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California’s Budget Crisis: A Suggestion Regarding the Judiciary Budget

Posted by Rick · February 3rd, 2004 · 1 Comment

California’s budgetary crisis is so bad that even though we constantly complain about how clogged the courts are, indicating a need for a bigger court budget, the Governator has proposed to cut $70 million from the budget for California’s judiciary.

Now there’s a novel idea that few kill-’em-or-at-least-lock-’em-up-and-throw-away-the-key Republicans have thought of until now: If you can’t beat ’em, bankrupt ’em! After all, one of Shakespeare’s most oft-repeated phrases is “First thing we do is kill all the lawyers.” This phrase is considered anti-lawyer because it’s commonly misinterpreted. What few people realize is that the Shakespearean character who said that was a rebel who meant to overthrow the government. The comment was his way of indicating that if there was any chance of success, first the lawyers would have to go, because they were responsible for the maintenance of social order.

But I digress, slightly….

Since it’s the Governator’s proposed budget for the Third Branch — the Judiciary — that provoked me to write this entry, I have a proposal relating strictly to the legal system which could potentially save many millions, if not billions, of dollars over the next several years.

Three Strikes and We’re Out (of Money)

California, like a lot of states, has a very active prison system. We’re fond of arresting people and sending them away for long periods of time for crimes large or small. Our “Three Strikes” law is considered the toughest in the nation. Using this law, California prosecutors have sent people to jail for the horrible theft of $153 worth of videotapes.

Now I hate videotape thieves as much as the next guy. There’s nothing worse than saving your hard-earned money, drooling every day over a videotape that you’ve discovered is only carried in one store in your town of 500,000 people and then, finally, when you’ve saved enough to buy it, you discover you can’t because it’s been stolen. In a situation like that, I can see an urgent need to put away the perp for life!

And in 1999, the Supreme Court of the United States apparently agreed about the egregious character of these thefts. They refused to hear the appeal of a California man sentenced to 25 years to life for stealing a bottle of vitamins. And I was glad to hear it, because — as some of you may know — I was recently diagnosed with cancer. (Thank goodness, the doctors believe they got it all!) So I’ll not brook someone stealing vitamins. From here on out, I’ll need to watch my own health and I can’t afford to find that some no-good has snatched the last bottle!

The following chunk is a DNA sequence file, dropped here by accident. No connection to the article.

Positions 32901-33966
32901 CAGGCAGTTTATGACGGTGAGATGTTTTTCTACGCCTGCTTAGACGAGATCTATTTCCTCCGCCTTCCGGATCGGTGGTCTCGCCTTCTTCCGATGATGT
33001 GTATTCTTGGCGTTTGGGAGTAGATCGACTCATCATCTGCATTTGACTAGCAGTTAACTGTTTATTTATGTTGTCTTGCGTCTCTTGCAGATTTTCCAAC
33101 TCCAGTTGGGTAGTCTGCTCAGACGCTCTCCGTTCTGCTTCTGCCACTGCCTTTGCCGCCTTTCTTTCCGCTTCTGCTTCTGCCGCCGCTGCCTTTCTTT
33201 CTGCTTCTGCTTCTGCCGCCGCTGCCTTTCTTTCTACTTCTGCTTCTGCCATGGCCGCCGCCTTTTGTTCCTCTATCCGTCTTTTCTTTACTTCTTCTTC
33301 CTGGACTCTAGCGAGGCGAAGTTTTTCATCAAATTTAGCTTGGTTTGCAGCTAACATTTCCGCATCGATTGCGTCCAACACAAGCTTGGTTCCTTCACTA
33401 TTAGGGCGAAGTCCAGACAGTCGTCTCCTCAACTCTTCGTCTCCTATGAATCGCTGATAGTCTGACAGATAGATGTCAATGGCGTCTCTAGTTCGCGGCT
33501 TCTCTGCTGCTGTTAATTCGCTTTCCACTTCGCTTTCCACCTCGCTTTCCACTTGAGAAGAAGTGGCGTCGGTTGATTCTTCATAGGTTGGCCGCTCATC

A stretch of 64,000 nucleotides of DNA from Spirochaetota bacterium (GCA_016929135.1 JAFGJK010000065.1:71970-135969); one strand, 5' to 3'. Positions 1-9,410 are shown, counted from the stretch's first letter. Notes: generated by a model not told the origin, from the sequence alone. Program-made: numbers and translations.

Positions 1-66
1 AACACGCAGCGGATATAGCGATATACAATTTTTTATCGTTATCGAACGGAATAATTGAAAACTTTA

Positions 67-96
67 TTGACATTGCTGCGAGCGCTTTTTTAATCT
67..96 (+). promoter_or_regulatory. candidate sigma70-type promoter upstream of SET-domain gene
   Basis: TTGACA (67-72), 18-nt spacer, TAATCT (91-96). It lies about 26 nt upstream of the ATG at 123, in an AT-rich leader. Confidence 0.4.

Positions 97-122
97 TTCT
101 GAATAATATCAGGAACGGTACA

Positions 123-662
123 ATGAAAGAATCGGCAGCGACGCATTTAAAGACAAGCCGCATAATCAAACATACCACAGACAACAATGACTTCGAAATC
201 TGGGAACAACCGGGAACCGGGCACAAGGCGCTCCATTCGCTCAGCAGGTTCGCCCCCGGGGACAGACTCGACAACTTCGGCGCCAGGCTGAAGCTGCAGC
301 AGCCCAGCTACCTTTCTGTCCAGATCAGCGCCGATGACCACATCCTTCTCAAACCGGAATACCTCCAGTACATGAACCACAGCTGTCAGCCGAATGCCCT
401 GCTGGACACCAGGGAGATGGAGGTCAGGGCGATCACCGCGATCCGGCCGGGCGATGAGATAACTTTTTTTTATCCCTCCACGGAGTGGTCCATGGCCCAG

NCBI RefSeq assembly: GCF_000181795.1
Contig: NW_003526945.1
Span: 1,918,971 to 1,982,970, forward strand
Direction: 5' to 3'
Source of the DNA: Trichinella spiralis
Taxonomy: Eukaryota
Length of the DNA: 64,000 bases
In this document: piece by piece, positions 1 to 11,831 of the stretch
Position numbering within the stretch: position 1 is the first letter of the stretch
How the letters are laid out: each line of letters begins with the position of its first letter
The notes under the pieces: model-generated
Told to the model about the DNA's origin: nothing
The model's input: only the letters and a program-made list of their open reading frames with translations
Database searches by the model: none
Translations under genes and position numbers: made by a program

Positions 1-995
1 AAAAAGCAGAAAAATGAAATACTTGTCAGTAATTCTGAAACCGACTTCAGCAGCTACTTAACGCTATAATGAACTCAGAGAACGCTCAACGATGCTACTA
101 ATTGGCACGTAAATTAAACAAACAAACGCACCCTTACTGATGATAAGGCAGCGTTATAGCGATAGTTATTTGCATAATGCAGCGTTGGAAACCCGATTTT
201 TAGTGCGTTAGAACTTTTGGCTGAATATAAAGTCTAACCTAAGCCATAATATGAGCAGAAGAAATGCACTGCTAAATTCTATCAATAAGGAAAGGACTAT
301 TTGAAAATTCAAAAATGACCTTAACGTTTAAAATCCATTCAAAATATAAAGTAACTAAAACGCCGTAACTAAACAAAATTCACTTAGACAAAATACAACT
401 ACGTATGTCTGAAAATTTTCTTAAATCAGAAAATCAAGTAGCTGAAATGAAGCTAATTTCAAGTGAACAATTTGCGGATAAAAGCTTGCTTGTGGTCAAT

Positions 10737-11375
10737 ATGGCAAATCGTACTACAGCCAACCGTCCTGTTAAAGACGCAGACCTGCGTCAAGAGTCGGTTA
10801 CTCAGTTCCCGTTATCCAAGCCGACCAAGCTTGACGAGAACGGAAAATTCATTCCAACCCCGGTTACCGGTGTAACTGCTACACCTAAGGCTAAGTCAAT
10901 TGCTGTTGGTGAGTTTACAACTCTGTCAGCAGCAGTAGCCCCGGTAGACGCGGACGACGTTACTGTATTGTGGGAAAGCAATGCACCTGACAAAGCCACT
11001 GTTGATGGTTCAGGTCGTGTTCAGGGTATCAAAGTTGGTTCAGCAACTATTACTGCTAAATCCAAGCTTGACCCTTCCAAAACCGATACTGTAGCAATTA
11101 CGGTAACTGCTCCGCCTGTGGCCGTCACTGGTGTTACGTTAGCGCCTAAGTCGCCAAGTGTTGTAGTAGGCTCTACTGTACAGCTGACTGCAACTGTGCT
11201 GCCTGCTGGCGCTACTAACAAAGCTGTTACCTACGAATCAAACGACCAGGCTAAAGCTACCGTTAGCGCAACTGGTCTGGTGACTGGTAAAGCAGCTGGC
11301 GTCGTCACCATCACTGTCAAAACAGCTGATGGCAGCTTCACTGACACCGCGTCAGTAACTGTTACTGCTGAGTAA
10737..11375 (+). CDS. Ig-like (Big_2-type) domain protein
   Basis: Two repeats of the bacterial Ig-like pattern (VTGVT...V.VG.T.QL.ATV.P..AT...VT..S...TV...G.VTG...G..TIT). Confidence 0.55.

The problem, though, is the cost. Forget the fact that prison guard salaries have doubled since 1980 in California. (How many other vocations in California can say that?) Forget the fact that the California Correctional Peace Officers Association has given millions of dollars in support of Three Strikes and other “lock ’em up” measures, as well as to Republican candidates for various offices so they can pass more anti-crime laws, lock up more people and — what the union is after more than anything — create the need for more correctional officers. Forget that in 1994 — the year the Three Strikes law was passed — California spent about $25,000 per prisoner just building new prisons while spending $4,569 per student in the public school system.

Clarification: No Anti-Law-Enforcement Intent

Nothing in this entry should be taken to indicate that I’m against the police, correctional officers, prosecutors or anyone else involved in law enforcement. That’s definitely not my point. They deserve every penny of their pay. Under different budgetary circumstances, I’d argue they deserve more. And if we’re going to continue locking up everyone in sight for the longest possible terms, we need more correctional officers. I’m simply pointing to their exercise of vested interests in securing more and more of these good-paying jobs through political actions that ultimately have negative social consequences. Furthermore, my main argument in this section is that we simply cannot afford to lock up everyone in sight.

From a purely budgetary standpoint, this is clearly insanity. But just as with the Ginsu knives, there’s more! It costs a minimum of two-hundred-thirteen-million dollars — let me say that again: a minimum of $213,000,000 — to house 300 inmates for 25 years in California. ($28,439 per year or $710,000 for 25 years for one inmate, according to the California Department of Corrections Fourth Quarter 2003 Facts and Figures.) According to ThreeStrikes.org, the Sacramento Bee reported in September of 2003 that 58 percent of 7,143 third-strike inmates were convicted for non-violent third-strike felonies, sending them away for life. Using the CDC cost figures above, these inmates will cost Californians over two billion dollars to house for 25 years. And that doesn’t count the increasing health care costs as the prisoners get older. And some of them will no doubt live longer than 25 years. Remember, they’re in for life!